If you successfully limit your trades to those in which the risk / reward ratio is at least 1:3, and you properly limit the amount of capital you put at risk, you need only be correct once in every three trades to be profitable.
In the table below (courtesy, Victor Sperandeo Principles of Professional Speculation, p4) assume you apply the minimum 1:3 risk/reward ratio and are successful in every third trade, realizing our commensurate 3 bagger (profit 3 times the risk). Start by risking 3% (adjust as you see fit for your personal circumstances) of your initial capital. Then every time you bring your portfolio from the red to the black, you bank 50% of the gain, and make it untouchable for your accounting period. Then your trading record might closely resemble the performance below:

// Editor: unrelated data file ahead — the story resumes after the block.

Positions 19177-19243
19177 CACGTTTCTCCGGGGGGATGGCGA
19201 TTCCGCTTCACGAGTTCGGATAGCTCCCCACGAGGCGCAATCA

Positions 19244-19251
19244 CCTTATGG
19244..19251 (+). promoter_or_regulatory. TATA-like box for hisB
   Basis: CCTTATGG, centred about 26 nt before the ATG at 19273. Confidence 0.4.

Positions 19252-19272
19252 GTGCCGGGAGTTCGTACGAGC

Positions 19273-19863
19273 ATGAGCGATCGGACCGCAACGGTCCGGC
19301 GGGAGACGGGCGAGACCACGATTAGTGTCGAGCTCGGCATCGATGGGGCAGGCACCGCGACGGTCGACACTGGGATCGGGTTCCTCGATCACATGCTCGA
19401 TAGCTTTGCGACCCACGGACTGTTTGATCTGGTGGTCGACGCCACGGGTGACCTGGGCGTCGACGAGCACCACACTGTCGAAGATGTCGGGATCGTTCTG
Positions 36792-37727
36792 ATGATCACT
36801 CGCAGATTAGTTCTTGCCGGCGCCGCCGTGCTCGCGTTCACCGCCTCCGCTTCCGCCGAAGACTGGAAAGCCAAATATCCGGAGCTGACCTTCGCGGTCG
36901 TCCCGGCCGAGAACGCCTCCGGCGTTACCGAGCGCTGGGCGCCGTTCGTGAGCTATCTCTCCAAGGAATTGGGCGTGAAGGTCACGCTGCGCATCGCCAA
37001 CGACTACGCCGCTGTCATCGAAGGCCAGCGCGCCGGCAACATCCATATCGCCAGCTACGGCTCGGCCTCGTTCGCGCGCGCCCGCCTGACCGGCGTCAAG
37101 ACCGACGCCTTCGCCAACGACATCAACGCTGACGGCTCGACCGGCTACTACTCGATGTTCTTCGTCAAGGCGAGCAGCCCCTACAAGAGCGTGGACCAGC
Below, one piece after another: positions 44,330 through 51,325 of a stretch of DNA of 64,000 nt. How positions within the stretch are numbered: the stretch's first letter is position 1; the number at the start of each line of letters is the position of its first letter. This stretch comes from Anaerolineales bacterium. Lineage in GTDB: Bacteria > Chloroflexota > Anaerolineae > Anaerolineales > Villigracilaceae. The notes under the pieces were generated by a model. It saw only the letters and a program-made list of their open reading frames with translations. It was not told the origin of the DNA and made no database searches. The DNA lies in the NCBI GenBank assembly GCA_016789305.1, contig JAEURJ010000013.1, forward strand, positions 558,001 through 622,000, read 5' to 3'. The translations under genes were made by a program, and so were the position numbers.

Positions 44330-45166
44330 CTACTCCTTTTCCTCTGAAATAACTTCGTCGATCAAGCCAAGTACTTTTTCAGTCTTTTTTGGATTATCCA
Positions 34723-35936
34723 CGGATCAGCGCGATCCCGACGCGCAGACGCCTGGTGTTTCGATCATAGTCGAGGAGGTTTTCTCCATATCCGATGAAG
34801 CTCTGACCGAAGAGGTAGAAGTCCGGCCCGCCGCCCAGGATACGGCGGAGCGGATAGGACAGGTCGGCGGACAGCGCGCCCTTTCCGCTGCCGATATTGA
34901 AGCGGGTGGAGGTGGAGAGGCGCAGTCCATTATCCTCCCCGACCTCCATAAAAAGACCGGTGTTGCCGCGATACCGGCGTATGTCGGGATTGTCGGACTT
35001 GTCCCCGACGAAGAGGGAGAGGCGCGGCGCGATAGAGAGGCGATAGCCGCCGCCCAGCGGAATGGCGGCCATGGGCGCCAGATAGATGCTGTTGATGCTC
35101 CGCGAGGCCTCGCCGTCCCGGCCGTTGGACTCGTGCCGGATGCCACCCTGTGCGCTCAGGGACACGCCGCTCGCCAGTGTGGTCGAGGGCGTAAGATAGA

Capital Available = Initial Capital +/- (Gains/Losses) – Gains Retained. Total % Performance = (Total Gains < Losses >)/ (Initial Capital) x 100%. Table courtesy Victor Sperandeo Principles of Professional Speculation, page 6 To purchase this book, (highly recommended) visit our Library Section.
Assume you make only 30 trades in an entire year. If you extrapolate this table you will have an annual return on your capital of 27.08%, while never risking more than 3 percent of your available capital in any one position. If you now extrapolate this table in the other extreme, if you lose on 30 consecutive trades (a highly unlikely event) you would still have 40% of your capital available to build with.